For Goldberg, this rule, specifically, is tied to her Zen practise: by following her first thought, she supports rules two and three, because she is forced to stay in the present moment. By staying present, she is better able to avoid self-censorship, keep her inner editor at bay, and to really let loose with her writing.
Personally, I believe that “don’t think” is a good practise for writers like myself who need to get down a crappy first draft before they can move forward.
The ideas that appear in a first draft won’t be the best, but by getting down the bones of the story we can begin the slow process of building that skeleton up into a completed book.
Rule #5: Don’t worry about spelling, punctuation or grammar
This is another way to stay present with the work in the moment. Spelling, punctuation, and grammar are duties that belong to the editor and your editor does not need to be in the room while you are drafting or journaling or brainstorming.
The editor operates out of the left side of brain. She is analytical, literal, and thinks linearly. Exploratory writing needs the qualities of the right side, creative, imaginative, non-linear.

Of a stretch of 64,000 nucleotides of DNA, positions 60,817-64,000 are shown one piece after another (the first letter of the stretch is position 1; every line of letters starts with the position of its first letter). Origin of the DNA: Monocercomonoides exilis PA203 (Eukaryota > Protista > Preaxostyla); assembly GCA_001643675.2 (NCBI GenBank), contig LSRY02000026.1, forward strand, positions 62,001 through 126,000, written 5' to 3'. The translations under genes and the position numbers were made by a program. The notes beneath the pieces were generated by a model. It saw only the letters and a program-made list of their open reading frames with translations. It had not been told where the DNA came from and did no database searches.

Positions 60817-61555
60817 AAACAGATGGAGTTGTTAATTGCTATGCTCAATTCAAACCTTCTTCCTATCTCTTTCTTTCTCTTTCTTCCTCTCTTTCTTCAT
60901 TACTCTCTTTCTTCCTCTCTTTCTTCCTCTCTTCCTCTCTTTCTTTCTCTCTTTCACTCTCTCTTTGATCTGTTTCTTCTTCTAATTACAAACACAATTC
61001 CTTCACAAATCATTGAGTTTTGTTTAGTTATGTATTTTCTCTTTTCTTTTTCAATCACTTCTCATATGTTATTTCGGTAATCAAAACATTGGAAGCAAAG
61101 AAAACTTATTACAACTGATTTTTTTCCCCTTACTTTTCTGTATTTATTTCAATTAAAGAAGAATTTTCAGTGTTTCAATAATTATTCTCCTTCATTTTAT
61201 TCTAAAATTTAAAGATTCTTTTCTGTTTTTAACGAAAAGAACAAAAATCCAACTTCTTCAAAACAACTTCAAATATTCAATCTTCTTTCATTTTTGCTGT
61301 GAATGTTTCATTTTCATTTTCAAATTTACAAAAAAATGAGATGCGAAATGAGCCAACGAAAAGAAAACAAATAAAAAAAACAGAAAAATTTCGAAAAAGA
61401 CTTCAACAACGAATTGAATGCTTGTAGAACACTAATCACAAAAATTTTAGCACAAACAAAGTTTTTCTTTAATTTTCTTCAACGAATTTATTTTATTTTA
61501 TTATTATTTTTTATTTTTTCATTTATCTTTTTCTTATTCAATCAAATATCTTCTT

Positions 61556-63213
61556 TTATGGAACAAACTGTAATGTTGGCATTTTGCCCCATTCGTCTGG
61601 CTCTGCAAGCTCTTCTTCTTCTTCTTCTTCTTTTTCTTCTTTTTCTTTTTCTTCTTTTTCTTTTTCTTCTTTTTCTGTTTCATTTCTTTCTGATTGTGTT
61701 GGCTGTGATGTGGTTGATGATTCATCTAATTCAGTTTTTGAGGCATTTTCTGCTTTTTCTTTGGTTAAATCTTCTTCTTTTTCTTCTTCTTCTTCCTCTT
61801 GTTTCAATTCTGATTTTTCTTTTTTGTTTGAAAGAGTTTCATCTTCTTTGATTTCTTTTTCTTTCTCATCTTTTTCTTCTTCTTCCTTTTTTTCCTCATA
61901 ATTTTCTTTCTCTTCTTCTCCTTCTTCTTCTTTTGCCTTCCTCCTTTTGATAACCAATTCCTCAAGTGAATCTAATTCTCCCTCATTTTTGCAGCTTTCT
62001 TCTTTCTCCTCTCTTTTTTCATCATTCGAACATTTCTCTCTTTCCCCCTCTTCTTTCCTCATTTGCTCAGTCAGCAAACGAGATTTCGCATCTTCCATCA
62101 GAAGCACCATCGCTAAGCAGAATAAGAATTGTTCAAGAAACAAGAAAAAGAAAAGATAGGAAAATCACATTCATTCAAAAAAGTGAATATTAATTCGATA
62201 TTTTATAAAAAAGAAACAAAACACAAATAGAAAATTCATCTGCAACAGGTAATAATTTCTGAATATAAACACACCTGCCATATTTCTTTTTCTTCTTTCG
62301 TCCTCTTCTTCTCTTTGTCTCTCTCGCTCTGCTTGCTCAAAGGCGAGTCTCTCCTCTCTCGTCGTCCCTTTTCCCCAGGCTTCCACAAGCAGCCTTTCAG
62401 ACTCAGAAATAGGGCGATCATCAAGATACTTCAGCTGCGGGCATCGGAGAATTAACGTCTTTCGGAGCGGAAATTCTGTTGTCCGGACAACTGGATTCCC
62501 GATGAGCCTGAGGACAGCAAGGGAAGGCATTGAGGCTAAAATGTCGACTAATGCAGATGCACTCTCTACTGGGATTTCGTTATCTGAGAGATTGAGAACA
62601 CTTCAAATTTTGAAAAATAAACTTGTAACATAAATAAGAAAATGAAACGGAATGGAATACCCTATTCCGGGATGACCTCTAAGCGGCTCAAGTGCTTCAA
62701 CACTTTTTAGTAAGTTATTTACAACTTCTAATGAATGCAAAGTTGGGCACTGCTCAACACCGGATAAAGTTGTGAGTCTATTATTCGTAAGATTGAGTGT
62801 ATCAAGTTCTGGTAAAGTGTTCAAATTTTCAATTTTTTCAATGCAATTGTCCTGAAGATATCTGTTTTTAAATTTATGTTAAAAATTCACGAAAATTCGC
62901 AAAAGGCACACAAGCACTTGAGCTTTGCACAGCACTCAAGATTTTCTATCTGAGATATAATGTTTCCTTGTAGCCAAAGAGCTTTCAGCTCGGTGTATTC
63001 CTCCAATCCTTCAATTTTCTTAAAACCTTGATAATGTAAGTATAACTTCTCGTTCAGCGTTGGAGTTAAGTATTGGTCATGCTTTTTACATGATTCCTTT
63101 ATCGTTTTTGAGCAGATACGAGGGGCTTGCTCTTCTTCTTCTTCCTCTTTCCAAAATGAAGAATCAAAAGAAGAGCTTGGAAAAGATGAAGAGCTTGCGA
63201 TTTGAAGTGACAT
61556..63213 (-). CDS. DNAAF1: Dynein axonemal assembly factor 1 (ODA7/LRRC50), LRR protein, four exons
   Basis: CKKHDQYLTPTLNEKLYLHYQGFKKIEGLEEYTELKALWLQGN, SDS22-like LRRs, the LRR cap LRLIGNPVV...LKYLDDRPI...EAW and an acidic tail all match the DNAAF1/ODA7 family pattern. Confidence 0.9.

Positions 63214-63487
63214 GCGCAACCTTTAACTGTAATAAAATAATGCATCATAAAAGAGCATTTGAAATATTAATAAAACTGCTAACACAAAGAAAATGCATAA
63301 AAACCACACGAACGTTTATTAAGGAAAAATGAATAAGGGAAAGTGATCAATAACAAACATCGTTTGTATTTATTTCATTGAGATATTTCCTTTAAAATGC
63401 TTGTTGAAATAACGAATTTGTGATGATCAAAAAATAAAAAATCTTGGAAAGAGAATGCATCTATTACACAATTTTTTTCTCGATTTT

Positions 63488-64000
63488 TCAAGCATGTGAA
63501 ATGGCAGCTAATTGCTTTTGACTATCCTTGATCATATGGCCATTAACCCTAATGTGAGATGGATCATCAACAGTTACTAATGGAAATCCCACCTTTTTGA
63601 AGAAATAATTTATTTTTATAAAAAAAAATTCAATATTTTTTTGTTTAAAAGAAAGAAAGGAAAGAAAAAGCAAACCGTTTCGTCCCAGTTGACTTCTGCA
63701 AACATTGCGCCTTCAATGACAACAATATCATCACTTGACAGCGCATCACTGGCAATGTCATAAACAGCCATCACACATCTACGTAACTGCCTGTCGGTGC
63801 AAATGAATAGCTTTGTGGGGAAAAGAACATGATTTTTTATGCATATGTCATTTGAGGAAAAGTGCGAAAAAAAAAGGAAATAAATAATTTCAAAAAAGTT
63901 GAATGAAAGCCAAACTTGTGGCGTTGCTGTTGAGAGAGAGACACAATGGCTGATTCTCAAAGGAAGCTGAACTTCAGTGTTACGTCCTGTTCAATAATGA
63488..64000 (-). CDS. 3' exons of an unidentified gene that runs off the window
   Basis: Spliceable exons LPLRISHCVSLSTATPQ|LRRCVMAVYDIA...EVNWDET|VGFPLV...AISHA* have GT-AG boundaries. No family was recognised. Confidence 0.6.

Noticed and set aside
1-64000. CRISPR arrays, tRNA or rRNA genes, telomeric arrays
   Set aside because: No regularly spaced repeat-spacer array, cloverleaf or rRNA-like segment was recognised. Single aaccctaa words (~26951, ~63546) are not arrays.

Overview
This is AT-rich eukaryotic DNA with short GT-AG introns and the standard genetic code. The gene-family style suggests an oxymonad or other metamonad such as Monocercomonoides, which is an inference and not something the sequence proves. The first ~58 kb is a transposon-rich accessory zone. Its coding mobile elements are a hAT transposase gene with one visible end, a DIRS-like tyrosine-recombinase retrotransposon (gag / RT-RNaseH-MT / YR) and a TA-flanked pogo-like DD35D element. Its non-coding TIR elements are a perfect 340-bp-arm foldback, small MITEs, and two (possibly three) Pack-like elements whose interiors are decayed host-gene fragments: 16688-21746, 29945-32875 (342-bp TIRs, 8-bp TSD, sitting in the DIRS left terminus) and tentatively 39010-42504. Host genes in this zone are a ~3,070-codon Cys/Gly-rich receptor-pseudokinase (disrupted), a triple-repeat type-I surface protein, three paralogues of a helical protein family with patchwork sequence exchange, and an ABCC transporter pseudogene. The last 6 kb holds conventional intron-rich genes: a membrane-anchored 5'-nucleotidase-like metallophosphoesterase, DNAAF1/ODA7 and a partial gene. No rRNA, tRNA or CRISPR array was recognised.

Spelling, punctuation, and grammar are important, but they are not the building blocks you need to concern yourself with if you are drafting or simply trying to developing a writing habit.
Rule #6: You are free to write the worst junk in the world
You don’t have to publish it, but you’re free to write it.
The more you write, the bigger your body of work will become. The more you write, the better your writing will become.
But, of course, not everything you write will be good, even if your writing as a whole improves. Stephen King has written 70+ books and The Tommyknockers is definitely not of the same calibre as The Shinning, The Stand, It, 11/22/63 … you get the picture.
Write bad stuff, write good stuff, just write.
Rule #7: Go for the jugular
If something uncomfortable, controversial, painful, wild, or surprising pops up while you’re writing, don’t stop! Keep your hand moving, continue with the thought and write it all out. As Hemingway said, “Write hard and clear about what hurts.”
Remember, you don’t have to publish what you’ve written and you can always edit your work later, but it’s important that you give yourself permission for the writing to be messy, undulating, and alive.
You may end your writing session, look back on your work and see nothing but chaos, but as long as there is a beating heart nestled within that story, then you have done your job and it’s up to your inner-editor to plug that heart into the body of your story.